Chapter 24 Summary

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Last Updated on May 5, 2015, by eNotes Editorial. Word Count: 573

Chapter 24 introduces two new characters, Mary and Tom Talbot. Young Mary is lovely. She has golden skin and green eyes with gold flecks. She has long legs and seems to float when she walks. Her face is often flushed with excitement. 

Better than anything in the world, Mary loves...

(The entire section contains 573 words.)

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Chapter 24 introduces two new characters, Mary and Tom Talbot. Young Mary is lovely. She has golden skin and green eyes with gold flecks. She has long legs and seems to float when she walks. Her face is often flushed with excitement. 

Better than anything in the world, Mary loves throwing parties and going to parties. Her husband does not make a good deal of money, so often, Mary has to convince other people to give the parties. But whenever she is able to do so, Mary throws her own. She has numerous birthday parties every year and no holiday is neglected. Her husband, who loves her very much, is excited because she is excited. 

In a way, Mary tries to stay gay in order to boost her husband's spirits. Money is often very tight and Tom gets depressed. She thinks it is her job to "keep the dark things out of the house." Sometimes, though, the "dark things" get in despite her efforts. In these instances, Mary puts in extra effort to be festive. 

On one such occasion, when the Talbots are short on rent and Tom has received a notice of termination from the water department, Mary goes out and collects a little bouquet of wildflowers. She brings it to Tom and asks him whether he knows what day it is, although there truly is not a special occasion to celebrate and Mary is frantically trying to think of something to say. 

Tom is not in the mood to be taken out of his thoughts. He snaps at his wife and says they have to face facts: they are about to "go down" and they are kidding themselves.

Mary refuses to accept it. She tells Tom that they will not "go down." They, she says emphatically, are "magic people." She reminds him of a couple of times when they had mysteriously come into money, either finding it or having it sent to them unexpectedly. Mary is certain that once again, something, somehow, some way, will come along to rescue them this time too. "Nothing can happen to us," she asserts.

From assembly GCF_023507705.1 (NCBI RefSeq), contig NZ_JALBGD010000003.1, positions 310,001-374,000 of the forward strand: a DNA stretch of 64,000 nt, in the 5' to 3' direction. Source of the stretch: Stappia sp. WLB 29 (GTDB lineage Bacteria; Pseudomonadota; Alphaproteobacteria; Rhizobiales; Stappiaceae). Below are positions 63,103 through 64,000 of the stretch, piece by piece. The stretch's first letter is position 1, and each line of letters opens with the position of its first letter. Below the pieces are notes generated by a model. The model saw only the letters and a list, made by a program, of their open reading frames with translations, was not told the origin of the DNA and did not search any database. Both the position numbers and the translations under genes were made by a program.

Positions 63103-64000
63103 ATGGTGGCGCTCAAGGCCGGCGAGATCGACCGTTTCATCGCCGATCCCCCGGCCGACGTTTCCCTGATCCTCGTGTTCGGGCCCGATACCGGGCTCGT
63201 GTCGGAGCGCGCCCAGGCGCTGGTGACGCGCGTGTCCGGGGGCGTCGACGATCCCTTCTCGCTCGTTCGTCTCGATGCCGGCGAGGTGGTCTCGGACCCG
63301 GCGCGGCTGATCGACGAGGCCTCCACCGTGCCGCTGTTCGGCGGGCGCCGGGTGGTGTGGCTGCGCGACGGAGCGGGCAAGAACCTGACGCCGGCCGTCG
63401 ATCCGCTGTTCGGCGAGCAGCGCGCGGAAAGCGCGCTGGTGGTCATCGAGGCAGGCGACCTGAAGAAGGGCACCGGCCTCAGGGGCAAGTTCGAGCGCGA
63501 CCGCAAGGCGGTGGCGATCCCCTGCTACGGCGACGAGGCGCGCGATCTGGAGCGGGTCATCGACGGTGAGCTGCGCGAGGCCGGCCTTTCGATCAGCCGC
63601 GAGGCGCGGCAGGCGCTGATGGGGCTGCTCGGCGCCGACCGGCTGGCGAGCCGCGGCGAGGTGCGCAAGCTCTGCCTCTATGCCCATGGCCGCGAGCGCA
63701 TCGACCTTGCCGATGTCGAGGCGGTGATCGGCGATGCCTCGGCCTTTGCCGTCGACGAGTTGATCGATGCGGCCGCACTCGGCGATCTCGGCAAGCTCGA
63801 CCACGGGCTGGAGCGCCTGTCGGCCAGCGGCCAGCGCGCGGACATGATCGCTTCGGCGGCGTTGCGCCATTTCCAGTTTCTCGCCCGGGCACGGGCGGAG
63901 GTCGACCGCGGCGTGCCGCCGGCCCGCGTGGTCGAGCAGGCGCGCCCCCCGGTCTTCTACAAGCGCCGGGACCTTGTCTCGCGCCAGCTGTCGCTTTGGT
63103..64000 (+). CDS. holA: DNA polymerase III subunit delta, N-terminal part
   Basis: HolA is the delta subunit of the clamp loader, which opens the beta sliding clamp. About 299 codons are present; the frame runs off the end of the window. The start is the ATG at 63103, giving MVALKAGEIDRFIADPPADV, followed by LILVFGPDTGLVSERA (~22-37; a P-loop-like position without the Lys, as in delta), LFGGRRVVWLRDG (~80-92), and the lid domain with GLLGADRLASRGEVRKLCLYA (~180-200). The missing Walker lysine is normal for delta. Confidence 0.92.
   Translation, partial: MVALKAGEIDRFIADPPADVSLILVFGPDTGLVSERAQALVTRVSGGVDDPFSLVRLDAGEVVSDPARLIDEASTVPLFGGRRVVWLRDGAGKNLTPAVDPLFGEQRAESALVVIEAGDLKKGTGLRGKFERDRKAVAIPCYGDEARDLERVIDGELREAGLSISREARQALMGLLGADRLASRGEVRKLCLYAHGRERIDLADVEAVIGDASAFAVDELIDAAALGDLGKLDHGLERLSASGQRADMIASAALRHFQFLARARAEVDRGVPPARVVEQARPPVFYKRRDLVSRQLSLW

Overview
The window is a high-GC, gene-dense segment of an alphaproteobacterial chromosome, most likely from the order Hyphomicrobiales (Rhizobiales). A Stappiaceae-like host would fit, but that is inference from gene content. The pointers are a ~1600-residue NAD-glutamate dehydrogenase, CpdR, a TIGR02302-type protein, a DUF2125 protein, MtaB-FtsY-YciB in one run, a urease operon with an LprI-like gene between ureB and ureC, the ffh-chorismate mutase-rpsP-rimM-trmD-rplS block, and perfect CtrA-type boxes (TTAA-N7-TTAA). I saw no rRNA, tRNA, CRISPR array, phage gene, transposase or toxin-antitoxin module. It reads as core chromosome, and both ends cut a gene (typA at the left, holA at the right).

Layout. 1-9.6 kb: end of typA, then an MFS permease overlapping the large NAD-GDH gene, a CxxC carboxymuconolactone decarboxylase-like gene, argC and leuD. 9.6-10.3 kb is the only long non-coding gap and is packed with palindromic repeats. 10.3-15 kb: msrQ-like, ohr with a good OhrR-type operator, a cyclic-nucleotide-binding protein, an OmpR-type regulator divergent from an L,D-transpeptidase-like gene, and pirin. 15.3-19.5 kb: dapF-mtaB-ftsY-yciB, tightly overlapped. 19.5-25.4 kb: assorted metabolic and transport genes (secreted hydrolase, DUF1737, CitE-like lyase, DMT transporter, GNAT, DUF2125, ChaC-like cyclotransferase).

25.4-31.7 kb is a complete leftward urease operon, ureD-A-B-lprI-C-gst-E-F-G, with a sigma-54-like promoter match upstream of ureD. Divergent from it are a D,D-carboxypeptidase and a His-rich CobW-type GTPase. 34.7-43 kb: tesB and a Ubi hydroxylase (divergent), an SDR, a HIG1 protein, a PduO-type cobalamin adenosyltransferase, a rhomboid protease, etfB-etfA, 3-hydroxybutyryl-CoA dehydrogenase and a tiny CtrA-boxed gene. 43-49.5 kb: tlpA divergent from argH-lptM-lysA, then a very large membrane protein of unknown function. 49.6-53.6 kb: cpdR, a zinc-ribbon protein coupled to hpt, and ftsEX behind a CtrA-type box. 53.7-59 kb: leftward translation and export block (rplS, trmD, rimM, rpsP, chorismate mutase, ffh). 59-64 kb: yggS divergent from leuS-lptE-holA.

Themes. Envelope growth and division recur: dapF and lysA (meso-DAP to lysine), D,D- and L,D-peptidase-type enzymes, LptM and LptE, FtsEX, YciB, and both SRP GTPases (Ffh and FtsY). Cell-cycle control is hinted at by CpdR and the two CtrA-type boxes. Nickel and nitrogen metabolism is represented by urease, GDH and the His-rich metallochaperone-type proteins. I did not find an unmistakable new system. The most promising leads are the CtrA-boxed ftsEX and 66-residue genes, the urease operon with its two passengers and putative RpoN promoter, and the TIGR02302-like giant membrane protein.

Finally, Mary comes up with a reason to celebrate. She tells Tom that today is the "anniversary of the founding of the Bloomer League." Having settled on an occasion, Mary throws herself into decorating the house for the party. Tom, however, still cannot be persuaded out of his blues. Mary sees that he means it and dejectedly gives up and goes out to their yard. 

Sometimes, when Tom must be away for work and Mary is in a party mood, she throws a little fete for the neighborhood cats, and since Tom refuses to participate this time, she sets up such a soiree again. However, when she goes about to round up her attendees, Mary is horrified to discover one of the cats has captured a mouse and is torturing the poor creature.  

Mary calls out for Tom over and over in a panic. Tom, who had been falling asleep, is finally roused and jumps out of bed. He can hear Mary crying outside. 

Seeing what has happened, Tom tells Mary to turn her head. He puts the injured mouse out of its misery quickly. The couple, Mary still sobbing, goes back into the house. Mary makes tea and Tom accepts a cup. He sees that he is wanted and useful to his wife. Later that year, Mary throws a "pregnancy party." 

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